Again, I’d say more but I lack the technical know-how to be more detailed. Suffice to say I’m very happy Ryan Ottley is handling this chapter of the webhead’s life! I hope this is the beginning of a loooooong run.
As to the author, I was ecstatic when I heard Nick Spencer was taking over! As even casual readers of this blog will know, I have nothing but respect and admiration for Nick Spencer. His Captain America run – with Sam Wilson, Steve Rogers, and all of Secret Empire – was the most powerful, important, and moving Cap story I’ve yet to read in my life. So he can do the epic, character-defining, soul-shaking and stirring thing. His time on Ant-Man showed he can also handle the smaller focus, funny, goofy, and heartwarming stories too. My immediate reaction to him taking over was…this will be absolutely perfect. I wasn’t wrong!
The first thing that struck me about Spencer’s Spider-Man is how often he had me laughing out loud. One of the things I most appreciate about Ryan North’s The Unbeatable Squirrel Girl is how often I laugh out loud while reading it. That’s one of many reasons it’s my favorite book Marvel’s publishing right now. Nick Spencer is delivering the same sort of joy with The Amazing Spider-Man. And Spidey should be funny! One of the reasons I’ve always preferred Spider-Man to Wolverine or the Punisher or that dude who wears the pointy bat hat…his name escapes me at the moment…is because he always jokes around in the face of danger and has me laughing right along with him. The world can be a dark, scary, frustrating place. Art that brings us joy can’t be overvalued. I love Spidey for that and I love that Nick Spencer’s delivering! I laughed out loud multiple times with both the FCBD preview and The Amazing Spider-Man #802 (I’m going to keep doing this…hoping everyone starts saying #802 too).
In addition to the humor, it’s clear Nick Spencer is aware how important Peter’s supporting cast is. While Spidey’s a solo hero, his book has always been an ensemble piece (or rather, it is when it’s at its most interesting). Peter’s looking for a new place so he’s rooming with his friend Randy Robertson and they have the prerequisite douche roommate in Fred Myers (who also happens to be the villain Boomerang (who Pete’s keeping an eye on (so this will be entertaining and/or interesting))). We also see Robbie, Mary Jane, Aunt May, the Black Cat, and all sorts of Avengers, Guardians, and X-Men popping in for quick cameos too.
And the villains! It seems ol’ Wilson Fisk is up to no good, weaving some sort of big threat around the webhead. I was excited to see the Kingpin show up. I always liked him as a villain but when I was a kid he was mostly in Daredevil comics which I didn’t read very often because of the aforementioned preference for non-brooding heroes :). We’ve also got Mysterio and Boomerang hanging around!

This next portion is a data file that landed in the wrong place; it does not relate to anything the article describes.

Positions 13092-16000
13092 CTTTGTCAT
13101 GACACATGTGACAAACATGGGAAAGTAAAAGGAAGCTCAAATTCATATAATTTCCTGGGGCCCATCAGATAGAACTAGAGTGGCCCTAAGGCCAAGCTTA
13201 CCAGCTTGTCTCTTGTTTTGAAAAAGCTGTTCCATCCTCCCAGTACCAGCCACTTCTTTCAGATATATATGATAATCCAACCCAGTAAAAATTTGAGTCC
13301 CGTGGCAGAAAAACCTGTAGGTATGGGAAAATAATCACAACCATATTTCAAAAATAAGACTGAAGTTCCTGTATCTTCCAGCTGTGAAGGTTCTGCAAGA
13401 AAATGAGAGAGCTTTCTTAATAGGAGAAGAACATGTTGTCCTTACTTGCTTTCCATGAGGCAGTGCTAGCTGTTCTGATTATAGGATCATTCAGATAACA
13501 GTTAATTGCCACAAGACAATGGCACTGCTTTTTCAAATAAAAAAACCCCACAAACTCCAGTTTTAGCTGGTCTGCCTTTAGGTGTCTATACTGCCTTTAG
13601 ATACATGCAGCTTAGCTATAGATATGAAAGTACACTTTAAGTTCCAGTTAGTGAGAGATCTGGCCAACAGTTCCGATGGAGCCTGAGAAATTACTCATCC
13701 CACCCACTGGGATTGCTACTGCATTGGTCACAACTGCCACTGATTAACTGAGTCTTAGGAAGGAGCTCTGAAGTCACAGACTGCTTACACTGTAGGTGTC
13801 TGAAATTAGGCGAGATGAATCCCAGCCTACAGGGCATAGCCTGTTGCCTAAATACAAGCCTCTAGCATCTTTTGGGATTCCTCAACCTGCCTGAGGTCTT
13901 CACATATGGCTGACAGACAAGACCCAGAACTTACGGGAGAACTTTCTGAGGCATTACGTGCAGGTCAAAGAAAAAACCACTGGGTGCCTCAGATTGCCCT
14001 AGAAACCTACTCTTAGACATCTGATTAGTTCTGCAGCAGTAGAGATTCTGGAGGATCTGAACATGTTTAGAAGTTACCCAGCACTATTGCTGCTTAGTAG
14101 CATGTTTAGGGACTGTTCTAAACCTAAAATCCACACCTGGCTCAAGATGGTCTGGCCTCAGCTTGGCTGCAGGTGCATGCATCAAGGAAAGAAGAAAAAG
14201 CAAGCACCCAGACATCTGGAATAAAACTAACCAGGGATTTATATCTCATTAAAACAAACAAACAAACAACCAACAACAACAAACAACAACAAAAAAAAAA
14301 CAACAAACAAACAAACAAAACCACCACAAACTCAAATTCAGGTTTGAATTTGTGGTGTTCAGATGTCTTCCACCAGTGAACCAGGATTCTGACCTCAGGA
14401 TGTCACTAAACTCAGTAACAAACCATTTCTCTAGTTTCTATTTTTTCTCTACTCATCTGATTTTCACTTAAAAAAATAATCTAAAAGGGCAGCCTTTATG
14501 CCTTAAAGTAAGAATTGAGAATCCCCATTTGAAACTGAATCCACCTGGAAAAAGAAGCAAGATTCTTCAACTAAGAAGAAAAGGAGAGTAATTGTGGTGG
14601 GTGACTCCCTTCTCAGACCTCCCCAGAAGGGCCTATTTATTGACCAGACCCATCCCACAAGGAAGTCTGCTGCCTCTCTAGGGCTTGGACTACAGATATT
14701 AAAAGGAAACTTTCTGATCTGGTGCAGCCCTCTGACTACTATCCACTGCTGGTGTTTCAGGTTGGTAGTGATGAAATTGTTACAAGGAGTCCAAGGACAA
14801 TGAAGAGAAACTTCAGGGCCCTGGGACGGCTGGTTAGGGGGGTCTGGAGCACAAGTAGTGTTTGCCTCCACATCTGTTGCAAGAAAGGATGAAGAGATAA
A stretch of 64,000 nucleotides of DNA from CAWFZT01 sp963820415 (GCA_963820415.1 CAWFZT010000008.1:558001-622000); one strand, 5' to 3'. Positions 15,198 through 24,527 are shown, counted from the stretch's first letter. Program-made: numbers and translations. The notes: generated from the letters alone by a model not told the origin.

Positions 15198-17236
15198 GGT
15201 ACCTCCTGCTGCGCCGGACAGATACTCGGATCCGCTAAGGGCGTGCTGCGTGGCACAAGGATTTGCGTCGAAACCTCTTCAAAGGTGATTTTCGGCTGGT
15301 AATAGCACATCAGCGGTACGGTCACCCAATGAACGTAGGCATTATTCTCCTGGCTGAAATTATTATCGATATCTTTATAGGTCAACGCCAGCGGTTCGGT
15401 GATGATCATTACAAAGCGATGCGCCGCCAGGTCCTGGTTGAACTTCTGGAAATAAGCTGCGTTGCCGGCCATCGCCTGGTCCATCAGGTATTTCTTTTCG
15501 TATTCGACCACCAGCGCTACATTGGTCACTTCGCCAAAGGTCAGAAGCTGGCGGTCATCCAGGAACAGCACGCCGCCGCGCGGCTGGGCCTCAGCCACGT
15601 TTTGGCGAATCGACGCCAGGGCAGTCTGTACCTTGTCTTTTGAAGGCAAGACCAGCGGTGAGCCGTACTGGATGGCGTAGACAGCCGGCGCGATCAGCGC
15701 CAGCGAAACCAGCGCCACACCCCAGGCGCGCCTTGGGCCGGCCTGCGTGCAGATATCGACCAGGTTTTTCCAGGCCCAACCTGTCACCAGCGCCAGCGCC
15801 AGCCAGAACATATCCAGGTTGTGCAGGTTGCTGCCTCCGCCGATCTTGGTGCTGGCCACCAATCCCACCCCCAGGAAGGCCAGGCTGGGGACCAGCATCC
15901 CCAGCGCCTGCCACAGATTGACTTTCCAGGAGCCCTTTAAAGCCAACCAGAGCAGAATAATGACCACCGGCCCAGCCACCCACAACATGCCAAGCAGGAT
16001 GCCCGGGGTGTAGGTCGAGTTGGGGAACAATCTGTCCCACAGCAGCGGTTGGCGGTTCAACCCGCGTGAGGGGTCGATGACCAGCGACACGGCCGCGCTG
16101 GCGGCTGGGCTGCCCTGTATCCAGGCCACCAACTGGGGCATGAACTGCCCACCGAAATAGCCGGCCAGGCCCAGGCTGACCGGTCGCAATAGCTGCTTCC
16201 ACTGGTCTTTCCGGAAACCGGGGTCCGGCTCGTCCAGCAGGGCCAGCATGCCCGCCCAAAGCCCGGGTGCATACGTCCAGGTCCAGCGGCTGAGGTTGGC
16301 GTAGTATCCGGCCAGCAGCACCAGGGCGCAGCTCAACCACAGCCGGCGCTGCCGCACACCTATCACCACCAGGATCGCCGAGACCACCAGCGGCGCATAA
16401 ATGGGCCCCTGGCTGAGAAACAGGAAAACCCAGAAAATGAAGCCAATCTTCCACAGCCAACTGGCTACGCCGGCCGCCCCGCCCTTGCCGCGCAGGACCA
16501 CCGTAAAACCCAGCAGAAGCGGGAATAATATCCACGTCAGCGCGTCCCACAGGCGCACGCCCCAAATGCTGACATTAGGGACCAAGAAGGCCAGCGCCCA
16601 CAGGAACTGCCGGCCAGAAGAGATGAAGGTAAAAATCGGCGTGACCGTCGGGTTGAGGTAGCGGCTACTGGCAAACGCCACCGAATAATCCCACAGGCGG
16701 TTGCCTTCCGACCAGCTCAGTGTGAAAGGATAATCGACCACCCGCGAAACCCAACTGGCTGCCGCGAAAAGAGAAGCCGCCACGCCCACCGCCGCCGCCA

As a teacher, I loved that Pete attended a presentation at ESU by Cindy Lawton on new anti-plagiarism “Watchr” software too. You would not believe some of the plagiarizing I’ve seen. I’ve had a kid copy directly from a comment section online, thinking I wouldn’t look in the comments when Google pointed me to the article. I had a kid give me a four page paper that opened with one sentence that was theirs before they opened the quotation marks and copy and pasted four pages of text before closing the quotation marks and saying it was fine because they cited it. I had a kid tell me it was natural their paper matched Wikipedia verbatim, since every single source ever written about the person they were researching said the exact same thing, word-for-word about them. I mean…c’mon. So anytime we’re talking about how bad plagiarism is, I’m all for it!
Okay…I want to write more. There are some REALLY AMAZING things that happen in this issue I haven’t touched on yet. But I’m not going to. Why? Well in his write-up at the end of the issue editor Nick Lowe said, “It’s really hard to keep secrets from readers in this day and age. Not only do we solicit each issue and cover more than a month in advance, but we also live in an age when people are trying to reveal story points early. We’re going to do our best to save secrets for you to read, but do yourself a favor: put ASM on your pull list at your favorite local comic shop and stay away from spoilers. We’ve all got so much cooking for you.” I was surprised a lot in this comic. In fact, I was surprised at how much I was surprised by! And yes, I know this comic came out last week. And I’m sure everyone was tweeting and posting about all the exciting surprises as soon as they finished reading it. For some reason in our culture we seem to take pleasure in talking about spoilers as soon as we’ve read or seen something, like it proves we’re a fan because we’ve seen the ending first.
Anyway, not everyone can pick up the new issue the day it drops or even read it in the first week. I was surprised. And I loved what I found in this issue! Everyone deserves those surprises too. So no spoilers here. Thank you, thank you, thank you Nick Spencer and Ryan Ottley for ushering in this new era of The Amazing Spider-Man with so much to be excited about. Every page was wonderful. And, perhaps best of all, every page felt like it was mine. I’m not playing catch-up anymore. A new era has come and I couldn’t be happier to be a part of it.
May their run be long! Make mine Marvel!